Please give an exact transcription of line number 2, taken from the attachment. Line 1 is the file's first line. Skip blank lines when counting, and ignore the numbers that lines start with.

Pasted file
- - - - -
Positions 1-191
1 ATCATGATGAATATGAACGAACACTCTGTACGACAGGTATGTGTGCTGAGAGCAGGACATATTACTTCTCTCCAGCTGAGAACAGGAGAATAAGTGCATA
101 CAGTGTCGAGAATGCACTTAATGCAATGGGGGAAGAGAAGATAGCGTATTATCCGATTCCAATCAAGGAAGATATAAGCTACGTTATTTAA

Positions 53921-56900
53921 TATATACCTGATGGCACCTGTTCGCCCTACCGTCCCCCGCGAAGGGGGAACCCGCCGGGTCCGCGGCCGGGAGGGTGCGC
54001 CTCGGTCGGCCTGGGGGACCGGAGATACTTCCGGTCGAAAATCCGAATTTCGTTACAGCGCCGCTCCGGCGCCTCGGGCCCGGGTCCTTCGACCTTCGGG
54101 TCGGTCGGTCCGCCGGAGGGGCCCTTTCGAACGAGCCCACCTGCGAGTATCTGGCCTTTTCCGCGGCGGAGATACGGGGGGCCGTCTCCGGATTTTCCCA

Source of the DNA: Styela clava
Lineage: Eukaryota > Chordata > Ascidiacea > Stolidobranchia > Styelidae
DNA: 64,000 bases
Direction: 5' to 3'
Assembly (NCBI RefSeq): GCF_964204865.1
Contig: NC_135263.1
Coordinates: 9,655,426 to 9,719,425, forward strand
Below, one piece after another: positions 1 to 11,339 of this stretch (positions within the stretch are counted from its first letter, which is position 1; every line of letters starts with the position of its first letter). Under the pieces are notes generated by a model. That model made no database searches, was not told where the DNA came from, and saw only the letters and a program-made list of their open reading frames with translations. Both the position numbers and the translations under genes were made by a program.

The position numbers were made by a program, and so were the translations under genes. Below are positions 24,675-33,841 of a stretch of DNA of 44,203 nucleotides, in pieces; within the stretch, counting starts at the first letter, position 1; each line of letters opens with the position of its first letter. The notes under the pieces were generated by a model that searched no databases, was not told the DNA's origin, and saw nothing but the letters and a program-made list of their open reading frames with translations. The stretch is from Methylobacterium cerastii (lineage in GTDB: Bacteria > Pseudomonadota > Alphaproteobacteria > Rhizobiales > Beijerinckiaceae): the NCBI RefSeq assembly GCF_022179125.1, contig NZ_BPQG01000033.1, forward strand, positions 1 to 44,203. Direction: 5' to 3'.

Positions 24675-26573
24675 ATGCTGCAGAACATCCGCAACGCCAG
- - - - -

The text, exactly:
1 ATCATGATGAATATGAACGAACACTCTGTACGACAGGTATGTGTGCTGAGAGCAGGACATATTACTTCTCTCCAGCTGAGAACAGGAGAATAAGTGCATA